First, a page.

Oregon and Washington Hospitals Require Mask Removal
As of this coming Monday(April 3, 2023), Oregon and Washington will no longer require patients to wear masks in healthcare facilities as state law requires. Around a month ago, state health authorities coordinated an attempt to eliminate one of the most solid epidemic rules by announcing the imminent revisions.
Officials made the call because they saw a decreased trend in the number of cases of influenza, RSV, and COVID-19 throughout the state. However, Oregon’s state health officer, Dr. Dean Sidelinger, conceded that there would be conflicting opinions about eliminating the mask requirement in healthcare facilities.
“For many… this is a great positive step as we move on from COVID,” said Sidelinger. “For others, particularly those with chronic conditions or who are immunocompromised, they’re facing this decision with some anxiety.”
All healthcare providers have updated their masking policies recently, effective April 3. “We wanted to be sure that all of our patients stayed safe and be respectful of others,” said Teri Dantzler, a staff member at Portland Urgent Care.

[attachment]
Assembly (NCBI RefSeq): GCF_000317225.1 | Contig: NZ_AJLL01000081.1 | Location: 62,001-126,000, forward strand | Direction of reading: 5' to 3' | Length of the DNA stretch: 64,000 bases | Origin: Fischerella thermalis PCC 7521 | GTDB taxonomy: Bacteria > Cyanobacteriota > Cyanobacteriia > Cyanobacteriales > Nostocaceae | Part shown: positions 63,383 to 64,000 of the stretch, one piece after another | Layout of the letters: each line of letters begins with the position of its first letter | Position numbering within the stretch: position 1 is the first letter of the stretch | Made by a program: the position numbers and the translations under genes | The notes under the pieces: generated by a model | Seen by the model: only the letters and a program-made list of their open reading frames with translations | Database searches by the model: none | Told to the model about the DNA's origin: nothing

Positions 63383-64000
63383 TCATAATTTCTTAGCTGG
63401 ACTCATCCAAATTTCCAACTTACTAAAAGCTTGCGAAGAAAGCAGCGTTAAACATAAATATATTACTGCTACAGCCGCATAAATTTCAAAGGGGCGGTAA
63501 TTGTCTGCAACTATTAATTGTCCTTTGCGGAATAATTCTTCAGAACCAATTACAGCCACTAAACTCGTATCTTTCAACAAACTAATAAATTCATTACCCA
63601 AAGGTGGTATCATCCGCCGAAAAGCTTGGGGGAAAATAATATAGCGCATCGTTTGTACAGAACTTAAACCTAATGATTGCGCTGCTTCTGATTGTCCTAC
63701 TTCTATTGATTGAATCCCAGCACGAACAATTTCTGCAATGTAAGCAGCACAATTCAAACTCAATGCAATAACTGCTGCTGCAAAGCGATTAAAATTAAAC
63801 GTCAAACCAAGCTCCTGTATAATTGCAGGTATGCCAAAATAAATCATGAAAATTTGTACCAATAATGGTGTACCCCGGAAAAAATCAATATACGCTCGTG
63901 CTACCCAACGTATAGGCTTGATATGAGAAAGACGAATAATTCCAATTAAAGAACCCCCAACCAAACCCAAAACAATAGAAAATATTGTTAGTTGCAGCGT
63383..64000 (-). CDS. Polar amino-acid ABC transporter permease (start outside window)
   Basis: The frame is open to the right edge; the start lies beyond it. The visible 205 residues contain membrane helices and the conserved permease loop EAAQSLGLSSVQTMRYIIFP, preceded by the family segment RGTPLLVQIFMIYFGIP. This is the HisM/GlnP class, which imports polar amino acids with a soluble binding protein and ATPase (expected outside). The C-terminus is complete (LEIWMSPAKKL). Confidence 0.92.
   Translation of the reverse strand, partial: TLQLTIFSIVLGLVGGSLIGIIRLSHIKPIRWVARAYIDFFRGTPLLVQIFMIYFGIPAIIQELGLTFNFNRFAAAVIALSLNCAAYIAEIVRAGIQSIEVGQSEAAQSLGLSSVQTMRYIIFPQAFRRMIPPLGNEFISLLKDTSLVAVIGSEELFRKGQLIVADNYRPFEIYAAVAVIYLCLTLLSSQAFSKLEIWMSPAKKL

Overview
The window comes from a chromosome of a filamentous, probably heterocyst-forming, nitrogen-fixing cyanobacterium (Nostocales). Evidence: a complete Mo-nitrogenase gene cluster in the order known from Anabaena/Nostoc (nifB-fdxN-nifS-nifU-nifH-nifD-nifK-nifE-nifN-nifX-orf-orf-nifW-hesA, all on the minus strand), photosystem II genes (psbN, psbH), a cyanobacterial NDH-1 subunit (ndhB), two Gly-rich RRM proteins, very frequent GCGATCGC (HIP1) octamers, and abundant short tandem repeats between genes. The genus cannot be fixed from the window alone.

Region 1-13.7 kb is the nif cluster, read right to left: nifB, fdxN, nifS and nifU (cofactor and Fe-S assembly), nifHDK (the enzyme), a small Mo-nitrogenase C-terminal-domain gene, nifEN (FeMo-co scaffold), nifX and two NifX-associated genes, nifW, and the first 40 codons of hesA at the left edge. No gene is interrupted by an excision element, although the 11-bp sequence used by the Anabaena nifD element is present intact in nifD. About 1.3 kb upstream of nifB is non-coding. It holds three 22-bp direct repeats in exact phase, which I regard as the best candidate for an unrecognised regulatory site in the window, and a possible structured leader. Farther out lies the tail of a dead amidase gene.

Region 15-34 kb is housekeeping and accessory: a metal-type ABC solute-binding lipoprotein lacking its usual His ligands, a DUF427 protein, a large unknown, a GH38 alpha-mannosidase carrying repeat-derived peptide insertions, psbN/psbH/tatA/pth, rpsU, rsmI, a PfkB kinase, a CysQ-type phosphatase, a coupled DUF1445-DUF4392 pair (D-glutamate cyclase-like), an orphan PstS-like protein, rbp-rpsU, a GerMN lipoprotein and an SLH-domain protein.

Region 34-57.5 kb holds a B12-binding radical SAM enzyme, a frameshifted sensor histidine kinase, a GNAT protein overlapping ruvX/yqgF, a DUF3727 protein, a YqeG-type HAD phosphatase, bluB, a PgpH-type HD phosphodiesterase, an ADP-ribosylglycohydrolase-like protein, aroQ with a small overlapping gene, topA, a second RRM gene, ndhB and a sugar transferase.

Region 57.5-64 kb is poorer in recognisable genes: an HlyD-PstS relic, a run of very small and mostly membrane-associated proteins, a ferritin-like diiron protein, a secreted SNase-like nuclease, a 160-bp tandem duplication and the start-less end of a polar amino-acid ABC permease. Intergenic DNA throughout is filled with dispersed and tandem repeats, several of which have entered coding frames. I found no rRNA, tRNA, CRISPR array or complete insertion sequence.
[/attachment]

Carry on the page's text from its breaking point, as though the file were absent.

On Monday, Dantzler said they would continue having patients with cold or cough symptoms wear masks. When a patient is being tested for COVID or if an employee has symptoms, they must wear masks. According to Dantzler, employees were very conscientious about protecting themselves throughout the epidemic by always wearing masks.
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“Not one staff member that we’re aware of got COVID because of a patient walking in the door, so that was an amazing statistic for us,” said Dantzler.
Legacy Health will still enforce mask use in oncology, transplant, and medically vulnerable patient care areas, as well as anytime a patient or family member requests it. Those showing signs of respiratory infection will be asked to continue wearing masks at OHSU, Kaiser, PeaceHealth, and Providence Health & Services.
Health authorities and care providers have urged the public to be vigilant and mindful of their surroundings as the country enters the next phase after the outbreak. “To me, that’s just common sense now that we’ve been wearing [masks] for so long,” said Dantzler. “We understand that it does help.”
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